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Mutual Fund NAV – Net Asset Value and It’s Use

Net Assets Value of a mutual fund is defined as Mutual funds NAV. The actual shares are generally traded every day at a stock price which changes every day. Each and every mutual fund have a NAV, or Net Asset Value per share, which is calculated each day, and is derived from the closing market price, for that particular day, of the shares and various other securities, which are in their investment portfolio.

Every purchase and sell order, for shares of mutual funds, is priced based on the NAV on the day of the trade. The actual investor will not actually have the trade price at which this kind of transaction happened till the next day.

Mutual Fund by definition pay out all of their earnings and capital gains to their share holders. Because of this, the changes in the NAV of any fund are definitely not the easiest method to gauge their performance. The actual performance could be best measured by the annual total return.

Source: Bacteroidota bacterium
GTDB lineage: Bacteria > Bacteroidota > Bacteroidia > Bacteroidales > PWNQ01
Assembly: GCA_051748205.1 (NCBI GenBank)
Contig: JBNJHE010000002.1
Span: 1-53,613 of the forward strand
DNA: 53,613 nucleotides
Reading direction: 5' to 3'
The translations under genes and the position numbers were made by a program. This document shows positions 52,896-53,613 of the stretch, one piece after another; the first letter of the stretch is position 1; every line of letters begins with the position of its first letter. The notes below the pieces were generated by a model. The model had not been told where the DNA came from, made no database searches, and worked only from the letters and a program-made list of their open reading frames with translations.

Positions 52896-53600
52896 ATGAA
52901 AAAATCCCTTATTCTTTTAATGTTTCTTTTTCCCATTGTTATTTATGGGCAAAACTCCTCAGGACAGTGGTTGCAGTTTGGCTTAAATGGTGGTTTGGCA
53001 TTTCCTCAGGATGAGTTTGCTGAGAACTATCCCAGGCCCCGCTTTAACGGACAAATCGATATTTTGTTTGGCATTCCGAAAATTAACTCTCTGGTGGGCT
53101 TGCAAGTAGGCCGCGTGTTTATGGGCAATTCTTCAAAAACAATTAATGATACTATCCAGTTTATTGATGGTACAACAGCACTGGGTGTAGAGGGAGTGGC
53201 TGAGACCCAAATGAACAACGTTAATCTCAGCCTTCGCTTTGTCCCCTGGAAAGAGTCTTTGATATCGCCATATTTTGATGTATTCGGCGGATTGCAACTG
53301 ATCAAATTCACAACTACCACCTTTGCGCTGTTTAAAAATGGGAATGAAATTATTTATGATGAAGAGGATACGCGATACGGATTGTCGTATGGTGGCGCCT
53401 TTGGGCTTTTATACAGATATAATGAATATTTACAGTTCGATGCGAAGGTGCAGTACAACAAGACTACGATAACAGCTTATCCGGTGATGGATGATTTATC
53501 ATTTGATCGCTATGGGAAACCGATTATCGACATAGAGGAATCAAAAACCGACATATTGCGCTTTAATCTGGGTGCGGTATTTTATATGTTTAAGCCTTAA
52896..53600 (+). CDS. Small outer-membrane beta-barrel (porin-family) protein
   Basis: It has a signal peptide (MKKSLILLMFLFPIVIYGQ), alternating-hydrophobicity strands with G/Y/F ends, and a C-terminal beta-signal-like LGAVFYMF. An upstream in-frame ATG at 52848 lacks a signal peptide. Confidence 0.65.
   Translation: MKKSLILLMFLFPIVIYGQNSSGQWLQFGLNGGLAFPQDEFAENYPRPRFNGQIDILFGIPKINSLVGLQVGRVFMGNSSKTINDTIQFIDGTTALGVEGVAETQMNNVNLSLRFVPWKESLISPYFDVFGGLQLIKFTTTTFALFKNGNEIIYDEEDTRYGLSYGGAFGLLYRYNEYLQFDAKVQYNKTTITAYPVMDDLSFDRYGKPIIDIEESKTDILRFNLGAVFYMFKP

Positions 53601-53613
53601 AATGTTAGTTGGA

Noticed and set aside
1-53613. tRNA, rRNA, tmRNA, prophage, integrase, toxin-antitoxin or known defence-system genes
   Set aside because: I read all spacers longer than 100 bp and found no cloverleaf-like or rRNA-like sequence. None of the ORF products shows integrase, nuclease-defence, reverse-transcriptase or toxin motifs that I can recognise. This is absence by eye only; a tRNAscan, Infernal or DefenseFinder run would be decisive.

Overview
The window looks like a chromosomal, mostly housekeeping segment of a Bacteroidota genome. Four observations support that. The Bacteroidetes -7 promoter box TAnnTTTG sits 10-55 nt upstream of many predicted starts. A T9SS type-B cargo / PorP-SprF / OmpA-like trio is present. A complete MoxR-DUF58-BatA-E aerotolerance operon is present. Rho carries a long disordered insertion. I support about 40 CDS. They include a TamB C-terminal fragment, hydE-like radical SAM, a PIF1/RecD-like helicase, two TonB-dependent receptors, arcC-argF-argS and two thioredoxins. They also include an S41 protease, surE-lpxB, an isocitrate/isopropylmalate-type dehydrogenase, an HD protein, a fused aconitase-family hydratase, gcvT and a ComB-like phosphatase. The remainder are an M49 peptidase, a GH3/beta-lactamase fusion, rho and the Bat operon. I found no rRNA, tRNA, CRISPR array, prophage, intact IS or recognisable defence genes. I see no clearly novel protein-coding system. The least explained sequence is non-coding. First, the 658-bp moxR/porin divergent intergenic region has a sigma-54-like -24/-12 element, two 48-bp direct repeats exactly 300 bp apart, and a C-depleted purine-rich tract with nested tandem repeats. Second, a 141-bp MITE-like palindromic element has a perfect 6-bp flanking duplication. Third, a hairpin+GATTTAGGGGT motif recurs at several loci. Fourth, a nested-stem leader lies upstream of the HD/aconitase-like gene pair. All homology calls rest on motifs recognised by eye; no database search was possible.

Closed end mutual funds and ETFs are generally traded in the same manner as shares on the stock market. As a result of this, the shares of these trade at the market value, which can sometimes be above (for instance trading at a premium) or occasionally below ( for instance trading at a discount) the actual NAV of the funds which is being traded.

Exchange Traded Funds (ETFs) are traded on the stock exchange market daily, just like any stock is traded. The actual ETFs value per share is also commonly known as it’s NAV or perhaps Net Asset Value per share.

To summarise this, the dollar value per share of any mutual fund is computed by dividing the total value of all securities, which are in the stock portfolio of the fund, minus any liabilities it may have, by the number of shares outstanding during calculation.

The Net Asset Value per share of a mutual fund is a very critical figure. Mutual fund investors must know how this kind of figure is calculated and how to use it appropriately.

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